Zinc-Plated Pipe Fittings
We zinc plate then apply a yellow trivalent chrome conversion coat to pipe fittings. The rack-plated, large-size pipe fittings look great after plating, but a few days later start to show spots of corrosion. Do you have any suggestions for solving this problem?
Q. We zinc plate then apply a yellow trivalent chrome conversion coat to pipe fittings. All of our barrel-plated parts are great. The problem is rack-plated, large-size (more than 4-inch) pipe fittings. They look great after plating, but a few days later start to show spots of corrosion. I believe this is due to the porosity of the base metal, but it only occurs on large pieces. Our plating cycle is as follows:
1. Hot soak for 5 min.
3. 15-percent hydrochloric acid for 10 min.
4. Rinse three times
5. Zinc chloride plate for 20 min.
6. Trivalent chromium conversion coating for 30 sec.
7. Rinse twice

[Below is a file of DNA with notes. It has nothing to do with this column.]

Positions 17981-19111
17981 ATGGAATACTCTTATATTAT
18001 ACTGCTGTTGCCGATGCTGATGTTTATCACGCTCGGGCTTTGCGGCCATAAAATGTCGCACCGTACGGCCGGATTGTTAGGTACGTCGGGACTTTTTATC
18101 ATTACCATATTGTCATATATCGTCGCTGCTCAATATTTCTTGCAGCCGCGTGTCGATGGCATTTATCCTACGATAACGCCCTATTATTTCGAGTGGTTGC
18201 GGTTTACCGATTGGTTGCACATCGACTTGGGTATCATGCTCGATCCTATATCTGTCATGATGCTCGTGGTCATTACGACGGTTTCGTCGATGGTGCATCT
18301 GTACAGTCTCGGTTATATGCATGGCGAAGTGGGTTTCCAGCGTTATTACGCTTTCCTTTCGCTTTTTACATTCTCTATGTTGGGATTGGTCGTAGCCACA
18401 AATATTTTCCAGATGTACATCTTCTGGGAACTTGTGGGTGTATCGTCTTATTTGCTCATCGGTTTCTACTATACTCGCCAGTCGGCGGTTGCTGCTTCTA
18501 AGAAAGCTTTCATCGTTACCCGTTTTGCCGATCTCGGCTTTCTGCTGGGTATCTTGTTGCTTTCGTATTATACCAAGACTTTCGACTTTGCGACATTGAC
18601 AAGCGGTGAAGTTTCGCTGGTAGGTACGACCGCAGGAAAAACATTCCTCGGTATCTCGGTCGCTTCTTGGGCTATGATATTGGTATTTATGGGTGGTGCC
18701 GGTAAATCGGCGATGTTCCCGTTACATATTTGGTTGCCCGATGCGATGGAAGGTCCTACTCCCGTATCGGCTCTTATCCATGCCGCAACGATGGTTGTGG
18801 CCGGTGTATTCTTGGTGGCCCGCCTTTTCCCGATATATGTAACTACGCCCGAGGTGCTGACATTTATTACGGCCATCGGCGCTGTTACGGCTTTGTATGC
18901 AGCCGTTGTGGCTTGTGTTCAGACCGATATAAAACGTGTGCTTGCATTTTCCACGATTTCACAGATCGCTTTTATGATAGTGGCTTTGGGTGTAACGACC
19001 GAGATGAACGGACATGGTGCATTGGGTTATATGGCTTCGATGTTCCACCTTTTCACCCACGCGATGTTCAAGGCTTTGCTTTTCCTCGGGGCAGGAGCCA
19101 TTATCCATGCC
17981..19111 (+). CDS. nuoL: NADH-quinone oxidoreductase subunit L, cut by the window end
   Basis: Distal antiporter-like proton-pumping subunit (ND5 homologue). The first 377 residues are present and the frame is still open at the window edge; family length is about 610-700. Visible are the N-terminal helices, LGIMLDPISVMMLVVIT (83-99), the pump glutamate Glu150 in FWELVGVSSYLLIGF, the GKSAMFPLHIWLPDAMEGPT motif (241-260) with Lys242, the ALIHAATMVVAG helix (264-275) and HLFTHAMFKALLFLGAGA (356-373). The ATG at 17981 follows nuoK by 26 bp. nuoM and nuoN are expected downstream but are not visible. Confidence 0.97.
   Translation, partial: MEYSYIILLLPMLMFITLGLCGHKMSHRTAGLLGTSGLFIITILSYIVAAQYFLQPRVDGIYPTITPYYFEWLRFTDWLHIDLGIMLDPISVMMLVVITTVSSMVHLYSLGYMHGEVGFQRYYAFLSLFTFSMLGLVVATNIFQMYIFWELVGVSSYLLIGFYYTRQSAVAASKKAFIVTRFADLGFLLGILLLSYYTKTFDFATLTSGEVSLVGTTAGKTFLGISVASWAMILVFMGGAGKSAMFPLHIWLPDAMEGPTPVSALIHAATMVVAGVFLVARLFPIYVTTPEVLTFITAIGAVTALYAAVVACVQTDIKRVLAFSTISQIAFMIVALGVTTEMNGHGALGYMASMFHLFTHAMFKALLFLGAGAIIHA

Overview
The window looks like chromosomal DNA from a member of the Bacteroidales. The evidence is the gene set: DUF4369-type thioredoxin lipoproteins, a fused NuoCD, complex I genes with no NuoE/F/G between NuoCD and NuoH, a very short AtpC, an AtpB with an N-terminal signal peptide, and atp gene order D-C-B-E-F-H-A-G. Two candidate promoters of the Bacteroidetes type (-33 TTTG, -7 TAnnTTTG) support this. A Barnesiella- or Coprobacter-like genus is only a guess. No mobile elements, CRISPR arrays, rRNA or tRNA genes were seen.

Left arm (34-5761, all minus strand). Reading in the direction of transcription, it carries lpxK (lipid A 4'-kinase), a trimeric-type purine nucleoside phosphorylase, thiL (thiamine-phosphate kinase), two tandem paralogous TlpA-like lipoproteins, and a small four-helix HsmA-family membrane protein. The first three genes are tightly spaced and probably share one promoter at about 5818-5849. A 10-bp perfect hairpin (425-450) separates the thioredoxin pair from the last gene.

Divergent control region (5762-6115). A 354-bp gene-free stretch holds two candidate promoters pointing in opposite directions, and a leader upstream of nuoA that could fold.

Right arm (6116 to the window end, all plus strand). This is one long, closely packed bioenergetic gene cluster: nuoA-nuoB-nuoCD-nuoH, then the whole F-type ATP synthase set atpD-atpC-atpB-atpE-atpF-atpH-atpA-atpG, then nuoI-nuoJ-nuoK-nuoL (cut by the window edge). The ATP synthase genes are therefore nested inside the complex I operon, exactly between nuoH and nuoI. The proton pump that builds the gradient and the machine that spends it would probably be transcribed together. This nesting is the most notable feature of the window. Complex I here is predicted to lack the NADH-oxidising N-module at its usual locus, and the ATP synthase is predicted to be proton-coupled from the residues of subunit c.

8. Blow dry.
We do not electroclean the parts. Do you have any suggestions for solving this problem? —W.J.
A. Thank you for supplying reasonable details on your plating process. Assuming the process steps for both are the same, I would investigate whether the same base material is used to manufacture both the small fittings and the large fittings. I would also investigate your cleaning steps for the large fittings. The base materials may be undercleaned and, surprisingly, you may have overclean parts. Overcleaning can open pores that, in turn, can give rise to the delayed corrosion that you see. Try cleaning the large pieces for a shorter period of time. If this seems to reduce the amount of delayed corrosion that you see, you are on the right track.
Another step that you should investigate is applying a somewhat thicker layer of zinc to the parts. It might be helpful to determine the thickness of the zinc on the barrel-plated parts versus that on the rack-plated parts.
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